CNS® Examination Content Outline

Domains and Content Items

A. Fundamental Principles of Nutrition (25% of exam and 250 SPE hours)

  • Basic understanding of nutritional genomics research in practice
  • Nutritional considerations related to physiologic changes associated with life cycle stage
  • Tailoring of assessment and therapy specific to life cycle stage
  • Nutritional considerations related to psychological and social factors associated with life cycle stage
  • Estimation of caloric values of specific meals
  • Calculation of individual caloric requirements
  • Effects of age, gender, and physical activity on body composition and energy expenditure
  • Effect of microbiome on body composition and metabolism
  • Metabolism (biochemical pathways and reactions) of carbohydrates, lipids, proteins, and micronutrients
  • Effect of microbiome on metabolism of macronutrients & micronutrients, including use of probiotics & prebiotics
  • Nutritional biochemical pathways including energy production and detoxification
  • Regulation of fluid, electrolyte, and acid-base balance
  • Inflammatory pathways including insulin, oxidative stress, and fatty acid oxidation
  • Chemistry of enzymes, co-factors, and organic acids
  • Chemistry of enzymes, co-factors, and organic acids in genomic theory
  • Epigenetics: methyl donor biochemistry, and hypo- and hyper-methylation
  • Pathway genomics: one carbon, methylation, tetrahydrobiopterin, and transsulfuration
  • Physiology of the digestive tract (motility, absorption, secretion, intestinal barrier function)
  • Malabsorption and effects on macronutrients and micronutrient status
  • Role of oxidative stress and detoxification pathways on health status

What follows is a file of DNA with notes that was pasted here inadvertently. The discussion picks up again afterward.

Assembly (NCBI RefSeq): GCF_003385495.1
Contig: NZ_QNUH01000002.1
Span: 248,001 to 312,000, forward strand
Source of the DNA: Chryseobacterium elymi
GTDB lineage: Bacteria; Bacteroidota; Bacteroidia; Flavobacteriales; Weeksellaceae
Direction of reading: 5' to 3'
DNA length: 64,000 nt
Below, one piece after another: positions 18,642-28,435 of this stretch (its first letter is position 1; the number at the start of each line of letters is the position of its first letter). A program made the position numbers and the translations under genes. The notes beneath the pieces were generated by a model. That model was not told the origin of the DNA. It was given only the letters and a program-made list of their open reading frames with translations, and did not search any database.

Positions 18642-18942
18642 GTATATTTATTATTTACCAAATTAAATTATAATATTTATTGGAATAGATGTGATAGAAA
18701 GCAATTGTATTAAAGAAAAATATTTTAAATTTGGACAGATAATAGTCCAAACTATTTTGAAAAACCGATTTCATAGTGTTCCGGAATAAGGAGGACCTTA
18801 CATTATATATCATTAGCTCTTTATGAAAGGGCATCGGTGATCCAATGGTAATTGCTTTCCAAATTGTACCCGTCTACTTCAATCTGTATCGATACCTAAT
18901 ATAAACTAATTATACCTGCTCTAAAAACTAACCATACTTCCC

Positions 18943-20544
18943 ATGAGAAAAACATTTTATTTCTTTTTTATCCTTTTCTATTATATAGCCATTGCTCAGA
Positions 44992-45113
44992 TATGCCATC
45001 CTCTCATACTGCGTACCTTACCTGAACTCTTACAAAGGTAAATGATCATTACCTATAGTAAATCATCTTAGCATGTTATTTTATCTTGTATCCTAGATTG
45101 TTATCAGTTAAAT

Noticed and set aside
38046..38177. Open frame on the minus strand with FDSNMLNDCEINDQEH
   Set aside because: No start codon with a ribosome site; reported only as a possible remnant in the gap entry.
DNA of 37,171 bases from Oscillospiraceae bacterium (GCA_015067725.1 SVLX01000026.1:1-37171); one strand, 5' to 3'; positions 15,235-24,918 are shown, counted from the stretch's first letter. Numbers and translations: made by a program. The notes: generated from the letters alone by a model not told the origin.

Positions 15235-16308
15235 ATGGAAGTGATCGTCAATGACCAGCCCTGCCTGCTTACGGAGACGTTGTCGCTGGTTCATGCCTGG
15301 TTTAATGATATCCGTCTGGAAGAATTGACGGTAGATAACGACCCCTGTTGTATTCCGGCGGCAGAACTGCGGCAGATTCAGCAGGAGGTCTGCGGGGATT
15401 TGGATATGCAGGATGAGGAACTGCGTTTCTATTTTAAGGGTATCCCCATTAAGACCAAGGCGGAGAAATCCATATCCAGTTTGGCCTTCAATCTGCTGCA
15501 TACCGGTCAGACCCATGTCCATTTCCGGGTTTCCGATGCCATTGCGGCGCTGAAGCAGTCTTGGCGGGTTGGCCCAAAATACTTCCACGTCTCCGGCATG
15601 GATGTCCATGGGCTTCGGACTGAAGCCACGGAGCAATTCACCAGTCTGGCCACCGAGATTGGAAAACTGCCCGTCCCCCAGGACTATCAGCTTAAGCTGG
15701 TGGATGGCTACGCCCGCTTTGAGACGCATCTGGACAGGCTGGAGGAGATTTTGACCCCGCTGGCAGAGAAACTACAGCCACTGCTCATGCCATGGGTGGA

• Digestion, absorption, and transport of macronutrients and micronutrients
  • Impact of nutrition on disease states of the GI tract
  • Effects of macronutrients, vitamins, and minerals on health and disease states
     

B. Nutrients and Human Health (14% of exam)

  • Lipid metabolism, including cytokine and eicosanoid pathways
  • Structure and function of soluble and insoluble fiber and impacts on health
  • Tolerable upper intake levels of nutrients
  • Symptoms and treatment of nutrient toxicity
  • Macronutrient and micronutrient food sources and impact on health
  • Functional and medical foods and their impact on health
  • Supplemental sources of nutrients
  • Impact of agricultural methods and food processing, preparation, and storage on nutrient value
  • Nutrients used in fortification and applicable food sources
  • Dietary Guidelines and Dietary Reference Intakes for preventive and therapeutic interventions
  • Appropriate use of nutrient supplementation
  • Role of key phytochemicals and zoochemicals in health
  • Nutrient deficiency and insufficiency: causes, symptoms, and treatment
     

C. Nutrition Assessment (14% of exam)

  • Comprehensive medical nutrition health history
  • Evaluation of laboratory data including identification of optimal value ranges
  • Evaluation of functional testing (organic acid, stool, and saliva tests for adrenals and hormones)
  • Evaluation of hormonal and neurotransmitter imbalances based on laboratory assessment
  • Assessment of single nucleotide polymorphisms (SNPs)
  • Nutritional inborn errors of metabolism
  • Body composition analysis (skin fold, bioelectrical impedance, other)
  • Waist-to-hip ratio measurements